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Hi Jody, This is a good team to be on. As you can see they give pretty good advice. I agree with taking a friend - I don't always hear everything even when something isn't really wrong so when I had my appointments I took someone with me. Also Dr. Love's book gives great infommation. Hugs to you and I am so sorry about the losses you have had.
I had a mastectomy last year only on one side because I had previous surgery to have a kidney removed (not related to the CA) so didn't have both breasts removed. I keep rambling and erasing - so what I want you to know is that we all care and will support you through this. Hang in there. emoticon

Eastern Time Zone


I expect to pass through this life but once. If, therefore, there can be any kindness I can show, or any good thing that I can do to any fellow being, let me do it now as I shall not pass this way again.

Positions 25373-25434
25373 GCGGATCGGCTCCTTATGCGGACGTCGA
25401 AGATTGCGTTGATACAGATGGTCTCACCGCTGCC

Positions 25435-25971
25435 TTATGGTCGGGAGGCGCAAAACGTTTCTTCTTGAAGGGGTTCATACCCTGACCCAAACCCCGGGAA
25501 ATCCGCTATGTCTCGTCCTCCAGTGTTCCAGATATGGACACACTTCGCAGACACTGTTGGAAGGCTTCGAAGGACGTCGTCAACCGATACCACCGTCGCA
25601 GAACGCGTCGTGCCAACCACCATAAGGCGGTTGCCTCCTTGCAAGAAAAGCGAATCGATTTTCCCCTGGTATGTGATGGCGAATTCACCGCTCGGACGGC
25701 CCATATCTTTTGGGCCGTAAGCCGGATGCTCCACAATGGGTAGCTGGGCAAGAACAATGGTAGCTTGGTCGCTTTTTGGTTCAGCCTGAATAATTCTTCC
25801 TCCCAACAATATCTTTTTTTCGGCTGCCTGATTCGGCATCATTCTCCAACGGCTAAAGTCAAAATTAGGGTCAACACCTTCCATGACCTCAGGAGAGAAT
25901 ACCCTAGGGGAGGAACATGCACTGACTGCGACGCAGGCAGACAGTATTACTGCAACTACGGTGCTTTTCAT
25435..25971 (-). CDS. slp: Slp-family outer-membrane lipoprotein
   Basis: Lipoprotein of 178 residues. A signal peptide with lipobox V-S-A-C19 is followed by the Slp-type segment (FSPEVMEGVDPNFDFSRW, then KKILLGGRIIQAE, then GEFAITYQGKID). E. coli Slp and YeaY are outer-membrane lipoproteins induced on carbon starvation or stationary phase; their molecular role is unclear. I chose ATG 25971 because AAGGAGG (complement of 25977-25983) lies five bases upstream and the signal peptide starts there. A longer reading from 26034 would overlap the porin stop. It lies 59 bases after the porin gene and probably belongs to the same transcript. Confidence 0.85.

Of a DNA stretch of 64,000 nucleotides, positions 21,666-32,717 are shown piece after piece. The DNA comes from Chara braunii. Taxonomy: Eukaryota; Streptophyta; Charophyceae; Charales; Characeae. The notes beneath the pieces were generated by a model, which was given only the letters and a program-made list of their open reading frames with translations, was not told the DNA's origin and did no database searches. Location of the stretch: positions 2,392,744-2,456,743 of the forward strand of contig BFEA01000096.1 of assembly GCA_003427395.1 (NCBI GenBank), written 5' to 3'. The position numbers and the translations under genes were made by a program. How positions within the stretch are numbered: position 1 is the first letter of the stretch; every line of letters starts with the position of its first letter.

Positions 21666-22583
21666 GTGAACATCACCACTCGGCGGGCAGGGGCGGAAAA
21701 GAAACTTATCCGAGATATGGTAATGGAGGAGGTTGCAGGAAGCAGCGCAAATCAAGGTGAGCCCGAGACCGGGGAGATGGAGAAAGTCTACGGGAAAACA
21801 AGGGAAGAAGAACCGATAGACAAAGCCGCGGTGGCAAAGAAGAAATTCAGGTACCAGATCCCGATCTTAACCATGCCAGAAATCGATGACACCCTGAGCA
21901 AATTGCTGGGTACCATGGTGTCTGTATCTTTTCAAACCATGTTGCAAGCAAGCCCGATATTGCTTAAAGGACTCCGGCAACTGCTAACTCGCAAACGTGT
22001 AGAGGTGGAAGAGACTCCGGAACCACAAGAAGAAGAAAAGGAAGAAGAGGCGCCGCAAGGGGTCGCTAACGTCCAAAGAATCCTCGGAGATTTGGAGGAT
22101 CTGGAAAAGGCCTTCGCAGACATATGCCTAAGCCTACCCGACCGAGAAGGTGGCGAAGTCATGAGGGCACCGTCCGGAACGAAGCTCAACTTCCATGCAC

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JOYSGARDEN's Photo JOYSGARDEN SparkPoints: (0)
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8/20/10 9:21 P

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Wow Sue, you gave me hope with your comments to Jody! 20 years?!! I hope I'm as lucky as you. It's been 7 years for me, so I consider myself sort of lucky, but I sure hope I make it to the point where I too can say, "It's been 20 years". Here's to at least another good 20 for you! emoticon emoticon emoticon


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SOUPY18's Photo SOUPY18 Posts: 3,314
8/20/10 7:39 P